News release

Government Investment In 211 Helps Families Connect To Communities

NOTE: A social-media version of this release with hi-res, downloadable photos, audio and video clips, is available at http://novascotia.ca/news/smr/2013-02-11-211-Service/ .

Families now have a single point of access to more than 3,000 government, community and social programs provincewide, thanks to government investment in the new 211 information and referral system.

The 211 service is live today, Feb. 11.

"There are Nova Scotians who are looking for information on resources to help them care for their children, their aging parents and themselves. 211 can help them find the right government service or community program when they need it," said Service Nova Scotia and Municipal Relations Minister John MacDonell, on behalf of Premier Darrell Dexter. "Through 211, government is keeping its commitment to make life better for families."

Cape Breton Nova MLA Gordie Gosse will attend an event celebrating the 211 service in Cape Breton on Tuesday, Feb. 12, and will speak about the benefits the program will have for people in rural areas.

In 2011, government committed $585,000 for start-up funding, which will gradually increase over the next five years to $945,000. 211 differs from other similar numbers in that it connects Nova Scotians to non-emergency government, community, and social programs and services.

"With the launch of 211, we've reached a major milestone on the path to connecting Nova Scotians with the community and social services they need, as soon as they need them," said Chuck Hartlen, chair of the 211 Nova Scotia board and senior vice-president, customer experience, Bell Aliant. "Whether it's through 211's highly trained information specialists or the website, the service offers access to the most thorough database of community and socials services in Nova Scotia.

"It's a great, collaborative system that will save valuable time for the organizations involved, and, most importantly, for Nova Scotians who call in looking for help."

While the 211 service is confidential, it will serve a valuable role in gathering data and helping government and community planners identify any gaps in services.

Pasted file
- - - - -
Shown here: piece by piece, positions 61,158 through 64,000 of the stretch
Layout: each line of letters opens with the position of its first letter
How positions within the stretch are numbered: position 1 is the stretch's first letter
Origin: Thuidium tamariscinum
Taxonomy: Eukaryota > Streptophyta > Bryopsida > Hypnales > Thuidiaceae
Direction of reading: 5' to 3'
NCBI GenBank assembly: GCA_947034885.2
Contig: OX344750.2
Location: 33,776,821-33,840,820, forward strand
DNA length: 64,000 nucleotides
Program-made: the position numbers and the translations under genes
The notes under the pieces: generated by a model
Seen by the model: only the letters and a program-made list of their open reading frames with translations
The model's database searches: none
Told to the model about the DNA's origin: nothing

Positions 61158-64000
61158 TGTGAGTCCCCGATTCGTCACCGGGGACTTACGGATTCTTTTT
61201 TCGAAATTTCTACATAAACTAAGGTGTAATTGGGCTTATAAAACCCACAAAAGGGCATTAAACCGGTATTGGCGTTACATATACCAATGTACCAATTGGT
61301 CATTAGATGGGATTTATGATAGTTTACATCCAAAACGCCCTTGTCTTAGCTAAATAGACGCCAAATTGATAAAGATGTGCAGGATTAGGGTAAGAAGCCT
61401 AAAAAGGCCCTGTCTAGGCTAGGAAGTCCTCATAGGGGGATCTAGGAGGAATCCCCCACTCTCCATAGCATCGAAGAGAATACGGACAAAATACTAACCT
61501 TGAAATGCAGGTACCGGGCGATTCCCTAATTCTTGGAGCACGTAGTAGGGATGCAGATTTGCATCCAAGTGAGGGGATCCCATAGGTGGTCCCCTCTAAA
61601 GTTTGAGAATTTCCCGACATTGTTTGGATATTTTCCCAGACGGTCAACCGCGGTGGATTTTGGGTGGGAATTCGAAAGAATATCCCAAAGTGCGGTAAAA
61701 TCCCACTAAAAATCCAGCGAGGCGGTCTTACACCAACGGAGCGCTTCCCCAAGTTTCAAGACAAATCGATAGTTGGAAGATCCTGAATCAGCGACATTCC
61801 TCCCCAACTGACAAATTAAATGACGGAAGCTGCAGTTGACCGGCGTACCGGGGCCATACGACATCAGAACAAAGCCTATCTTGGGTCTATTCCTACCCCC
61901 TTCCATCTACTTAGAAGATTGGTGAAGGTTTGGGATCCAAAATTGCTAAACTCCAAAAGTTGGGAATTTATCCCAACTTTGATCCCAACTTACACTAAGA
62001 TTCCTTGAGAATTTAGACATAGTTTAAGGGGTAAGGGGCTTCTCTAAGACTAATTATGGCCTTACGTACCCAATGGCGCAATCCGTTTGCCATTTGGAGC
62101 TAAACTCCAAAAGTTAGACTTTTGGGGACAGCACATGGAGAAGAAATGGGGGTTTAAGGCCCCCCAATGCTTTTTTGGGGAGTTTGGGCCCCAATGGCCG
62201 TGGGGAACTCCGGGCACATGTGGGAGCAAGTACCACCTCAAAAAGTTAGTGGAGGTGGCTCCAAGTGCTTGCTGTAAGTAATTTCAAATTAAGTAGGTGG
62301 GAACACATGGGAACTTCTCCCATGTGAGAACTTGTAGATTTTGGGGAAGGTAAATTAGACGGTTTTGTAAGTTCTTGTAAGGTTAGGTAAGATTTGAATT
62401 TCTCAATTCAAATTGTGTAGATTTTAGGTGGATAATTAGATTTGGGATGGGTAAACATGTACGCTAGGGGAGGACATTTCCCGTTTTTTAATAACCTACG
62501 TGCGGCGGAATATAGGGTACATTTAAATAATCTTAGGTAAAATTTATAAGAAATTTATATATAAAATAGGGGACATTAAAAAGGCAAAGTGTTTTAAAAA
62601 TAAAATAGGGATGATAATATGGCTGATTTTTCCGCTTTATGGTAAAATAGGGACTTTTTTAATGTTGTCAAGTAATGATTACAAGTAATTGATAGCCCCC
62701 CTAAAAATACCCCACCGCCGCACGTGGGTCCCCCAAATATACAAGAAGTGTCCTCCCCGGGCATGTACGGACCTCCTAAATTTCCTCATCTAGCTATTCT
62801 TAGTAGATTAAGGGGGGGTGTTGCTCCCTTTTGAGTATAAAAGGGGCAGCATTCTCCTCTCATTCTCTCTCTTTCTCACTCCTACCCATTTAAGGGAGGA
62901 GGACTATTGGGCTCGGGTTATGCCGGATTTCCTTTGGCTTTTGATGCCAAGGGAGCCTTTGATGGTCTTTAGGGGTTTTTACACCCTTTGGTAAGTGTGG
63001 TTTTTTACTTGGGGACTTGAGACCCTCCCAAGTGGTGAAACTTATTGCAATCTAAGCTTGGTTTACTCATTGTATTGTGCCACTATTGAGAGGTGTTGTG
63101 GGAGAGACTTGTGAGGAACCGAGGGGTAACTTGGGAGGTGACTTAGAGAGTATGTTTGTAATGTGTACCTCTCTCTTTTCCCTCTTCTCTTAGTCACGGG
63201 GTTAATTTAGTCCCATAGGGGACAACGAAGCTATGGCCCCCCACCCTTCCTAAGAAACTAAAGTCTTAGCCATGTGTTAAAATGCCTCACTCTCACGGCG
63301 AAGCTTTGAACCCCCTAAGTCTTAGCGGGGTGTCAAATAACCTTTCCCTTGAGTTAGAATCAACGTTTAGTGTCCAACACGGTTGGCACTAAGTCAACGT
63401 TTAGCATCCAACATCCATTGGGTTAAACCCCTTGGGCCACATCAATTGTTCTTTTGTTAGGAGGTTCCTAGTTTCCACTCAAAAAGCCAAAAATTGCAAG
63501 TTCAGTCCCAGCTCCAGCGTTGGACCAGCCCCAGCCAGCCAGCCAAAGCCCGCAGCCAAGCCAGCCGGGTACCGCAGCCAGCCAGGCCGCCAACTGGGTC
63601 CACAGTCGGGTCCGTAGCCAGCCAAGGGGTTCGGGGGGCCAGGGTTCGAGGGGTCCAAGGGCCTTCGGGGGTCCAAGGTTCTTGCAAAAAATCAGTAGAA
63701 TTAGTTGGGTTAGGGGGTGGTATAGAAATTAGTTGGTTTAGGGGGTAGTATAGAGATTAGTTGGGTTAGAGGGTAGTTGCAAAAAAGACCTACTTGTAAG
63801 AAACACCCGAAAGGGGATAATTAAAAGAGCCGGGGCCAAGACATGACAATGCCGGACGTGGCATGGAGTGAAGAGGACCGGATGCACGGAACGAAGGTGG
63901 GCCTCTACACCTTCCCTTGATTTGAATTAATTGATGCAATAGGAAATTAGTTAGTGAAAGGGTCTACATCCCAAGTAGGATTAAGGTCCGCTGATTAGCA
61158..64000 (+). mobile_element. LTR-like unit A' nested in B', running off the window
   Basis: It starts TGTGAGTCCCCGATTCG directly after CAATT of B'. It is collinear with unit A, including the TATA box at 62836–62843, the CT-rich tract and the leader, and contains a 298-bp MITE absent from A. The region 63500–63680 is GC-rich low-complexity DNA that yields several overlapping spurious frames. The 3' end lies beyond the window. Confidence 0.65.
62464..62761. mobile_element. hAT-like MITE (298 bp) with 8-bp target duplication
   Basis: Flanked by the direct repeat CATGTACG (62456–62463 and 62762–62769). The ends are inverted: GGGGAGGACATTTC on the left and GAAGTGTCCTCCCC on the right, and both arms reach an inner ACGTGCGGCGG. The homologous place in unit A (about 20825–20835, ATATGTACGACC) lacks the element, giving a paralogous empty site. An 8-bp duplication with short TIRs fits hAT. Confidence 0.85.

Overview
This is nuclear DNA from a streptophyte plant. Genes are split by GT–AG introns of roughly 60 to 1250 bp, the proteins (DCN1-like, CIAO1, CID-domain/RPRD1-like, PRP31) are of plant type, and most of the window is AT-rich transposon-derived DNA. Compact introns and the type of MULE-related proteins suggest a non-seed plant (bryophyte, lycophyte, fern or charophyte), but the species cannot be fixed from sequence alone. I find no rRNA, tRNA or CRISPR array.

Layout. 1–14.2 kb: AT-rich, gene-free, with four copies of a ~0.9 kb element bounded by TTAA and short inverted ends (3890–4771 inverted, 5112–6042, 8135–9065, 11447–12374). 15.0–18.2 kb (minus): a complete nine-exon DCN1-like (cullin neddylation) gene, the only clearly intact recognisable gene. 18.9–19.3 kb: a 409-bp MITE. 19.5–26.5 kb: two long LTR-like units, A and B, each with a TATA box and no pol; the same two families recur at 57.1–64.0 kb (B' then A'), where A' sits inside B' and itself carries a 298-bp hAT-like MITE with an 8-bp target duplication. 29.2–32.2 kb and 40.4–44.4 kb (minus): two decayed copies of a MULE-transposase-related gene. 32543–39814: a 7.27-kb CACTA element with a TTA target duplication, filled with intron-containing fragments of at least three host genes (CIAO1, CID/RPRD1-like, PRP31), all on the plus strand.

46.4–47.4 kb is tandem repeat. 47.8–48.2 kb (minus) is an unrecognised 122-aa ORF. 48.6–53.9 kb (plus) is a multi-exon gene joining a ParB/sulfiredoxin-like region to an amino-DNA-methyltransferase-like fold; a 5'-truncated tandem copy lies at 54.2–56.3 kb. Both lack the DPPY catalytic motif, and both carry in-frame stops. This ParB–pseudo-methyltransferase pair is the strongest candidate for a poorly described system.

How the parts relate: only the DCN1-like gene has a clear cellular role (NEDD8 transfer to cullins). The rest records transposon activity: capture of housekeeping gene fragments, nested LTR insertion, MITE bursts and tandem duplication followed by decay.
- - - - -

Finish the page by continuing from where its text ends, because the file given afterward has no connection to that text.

"I've looked forward to this moment from the day I arrived at United Way," said Catherine Woodman, president and CEO of United Way Halifax Region. "Since 2002, we've been advocating for a 211 service. We brought together people and organizations from across the province to help make 211 a reality.

"From now on, Nova Scotians don't have to struggle through a complex network of services and service providers to find the help that is available. Help is literally now at our fingertips."

211 is available in English, French and a variety of other languages, 24 hours a day, seven days a week, 365 days a year. Nova Scotians can access 211 by phone, e-mail at info@ns.211.ca, or online at ns.211.ca .

FOR BROADCAST USE:

Families now have a single point of access to more than 3,000 government, community and social programs provincewide, thanks to government investment in the new 211 information and referral system.

The 211 service is live today (February 11th).

Service Nova Scotia and Municipal Relations Minister John MacDonell, on behalf of Premier Darrell Dexter, says there are Nova Scotians who are looking for information on resources to help them care for their children, their aging parents or themselves. 211 can help them find the right government service or community program when they need it.

For more information, visit n-s dot 2-1-1 dot c-a.

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Media Contacts:

Susan Tate
Service Nova Scotia and Municipal Relations 902-424-0112 E-mail:
Gary Andrea
Executive Council Office 902-456-6196 E-mail: